February 2021

The Technology BandAid

Will Lockdown Solutions Really Make Us Better?

I miss the gym; I should clarify that because I don’t miss the actual gym. I miss meeting up with friends afterwards for lunch, maybe even a beer. I miss dressing up a social event with exercise and treating myself to a calorific extravagance justified at least in part (if not in whole) by the “big session” beforehand. We have all done it, justified a little more of something through some prior moment of self-sacrifice. It’s OK to have six Jaffa cakes with my venti caramel latte this morning, because on Tuesday I did 30 minutes on the Peloton. 

In his excellent book There is no Planet B, Mike Berners-Lee talks about this elegantly at a global scale as the rebound effect. If I buy an electric car, does that mean I can drive the school run? If I change all my lights to low energy lamps can I leave the lights on all day? If I recycle my shopping bags, can I fly to Hong Kong on business? Or my favourite example and the pain of all our lives, email. A letter has a carbon footprint of around 29g, an email has a carbon footprint of 4g; on a good day, I get 250 emails. That’s the rebound effect and it is big. 

Over the course of the last 12 months, many businesses just like mine have raced to reinvent themselves for the “new normal”; it has seen the meteoric rise of technological solutions to previously human interactions. Zoom, Teams, Slack, collaborative, cloud-based, remote, mobile, integrated, blah blah blah. I’ve been in many conversations centred around finding a software solution to an apparently new problem. We used to do this, now in lockdown we need some software so we can keep doing it the same way. 

The problem with the rebound effect is that it conceals real problems and compounds them by simply allowing you to do the wrong thing more and more. And for a while it works, until, of course, it doesn't.

In looking at how we can be better at the business of architecture, in all its real-world complexity, here are three ideas that we use to create better systems. 

  • That’s a not a technology problem, it’s a culture problem. It is easy to think that if we can find a better software solution, our process will be better. We invest in new solutions to old problems in the misplaced faith that technology will save us, but the bottom line is that if (fictional) Alex doesn’t file their emails, no software solution is going to fix that cultural problem. The problem isn’t the software, the problem is Alex and the culture that created them. It is easy to collapse people and systems into a single problem, but in reality, they are not. My experience is that people behave as the corporate culture dictates and better technology simply masks problems and compounds them. No amount of technology will make a chef a good painter. When something isn’t working, start with the culture then fix the technology.

  • Get old school. For most of us, what we do is not new. Architecture is not new and the process of getting things built is not new. As crazy as it sounds, if we are to find better technological solutions to our business processes, it pays to ask how we might do this without any technology at all. It pays to understand the process, not as an input/output issue, but as a functional and useful step in achieving our goals. In architecture, the technology of drawing has become incredibly advanced with increasingly sophisticated and specialist software. But the task at hand has not changed, the challenge is a simple one of clear communication. Better drawings rarely mean more complicated ones, it pays to keep things simple; look back, then look forwards.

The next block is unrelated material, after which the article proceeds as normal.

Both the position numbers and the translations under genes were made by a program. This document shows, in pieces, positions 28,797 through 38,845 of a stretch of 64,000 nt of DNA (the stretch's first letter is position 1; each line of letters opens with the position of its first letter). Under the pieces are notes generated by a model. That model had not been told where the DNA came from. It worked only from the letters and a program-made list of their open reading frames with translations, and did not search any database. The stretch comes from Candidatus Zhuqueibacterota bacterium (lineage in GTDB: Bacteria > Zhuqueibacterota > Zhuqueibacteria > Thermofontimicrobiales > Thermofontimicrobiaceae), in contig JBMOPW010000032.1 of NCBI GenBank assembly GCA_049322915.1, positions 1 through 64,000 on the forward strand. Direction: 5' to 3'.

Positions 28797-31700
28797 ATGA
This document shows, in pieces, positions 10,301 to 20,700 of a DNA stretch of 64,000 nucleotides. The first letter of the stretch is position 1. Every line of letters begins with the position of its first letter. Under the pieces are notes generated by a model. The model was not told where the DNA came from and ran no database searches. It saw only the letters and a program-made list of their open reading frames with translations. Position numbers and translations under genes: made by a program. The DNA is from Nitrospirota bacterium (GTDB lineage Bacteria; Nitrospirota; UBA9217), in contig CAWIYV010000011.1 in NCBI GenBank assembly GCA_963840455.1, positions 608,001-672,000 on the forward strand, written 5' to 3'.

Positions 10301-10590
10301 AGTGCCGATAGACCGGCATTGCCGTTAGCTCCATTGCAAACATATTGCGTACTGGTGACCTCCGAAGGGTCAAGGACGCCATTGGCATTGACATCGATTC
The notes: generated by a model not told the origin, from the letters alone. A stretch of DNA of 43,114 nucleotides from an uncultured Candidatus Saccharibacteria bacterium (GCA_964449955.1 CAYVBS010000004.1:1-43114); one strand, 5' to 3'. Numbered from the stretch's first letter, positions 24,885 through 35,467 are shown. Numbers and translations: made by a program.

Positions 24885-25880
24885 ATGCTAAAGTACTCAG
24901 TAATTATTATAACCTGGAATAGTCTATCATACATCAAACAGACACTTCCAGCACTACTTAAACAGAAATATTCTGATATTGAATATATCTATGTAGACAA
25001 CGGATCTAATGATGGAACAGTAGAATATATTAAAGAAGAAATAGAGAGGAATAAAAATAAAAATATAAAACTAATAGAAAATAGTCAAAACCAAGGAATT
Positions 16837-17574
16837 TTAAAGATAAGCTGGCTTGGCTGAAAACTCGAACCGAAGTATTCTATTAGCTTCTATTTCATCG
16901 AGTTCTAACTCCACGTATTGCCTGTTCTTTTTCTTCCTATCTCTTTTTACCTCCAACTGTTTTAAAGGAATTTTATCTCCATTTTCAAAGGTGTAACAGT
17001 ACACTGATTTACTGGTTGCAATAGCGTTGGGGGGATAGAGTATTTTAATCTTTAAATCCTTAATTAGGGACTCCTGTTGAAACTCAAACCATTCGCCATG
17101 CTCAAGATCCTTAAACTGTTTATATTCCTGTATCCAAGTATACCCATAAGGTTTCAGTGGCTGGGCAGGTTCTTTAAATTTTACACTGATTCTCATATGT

• Be better with people. It is almost inevitable that in the medium term at least, in our day-to-day interactions we will meet people in person less. I have no doubt this will revert in the long term, but maybe not for many months or years. Rather than shrinking away from the limited interactions that we have; we need to get better with people. We need to develop virtual empathy and tune our listening in order to better understand the needs of our clients, teams and collaborators. If we can agree that video conferencing will never replace meeting in person then all of us must get better at communication in all its forms, in person, on a call, on video and yes even in emails. Make sure that each and every interaction is intentional, respectful and generous. 

We have been fortunate enough to be able to transfer our business from physical space to remote space quickly and effectively but likewise it has been a challenging and revealing process to have lockdown, remote working and the pandemic expose the things we could do better. If we are to truly build better systems, we cannot allow the solutions to our old problems shape how we work in the future. If we choose to mask our shortcomings with technological bandaids we risk concealing our weaknesses from ourselves and fooling ourselves that we can weather storms ahead. This in itself is bad enough, but for me worse still is missing the opportunity to simply be better.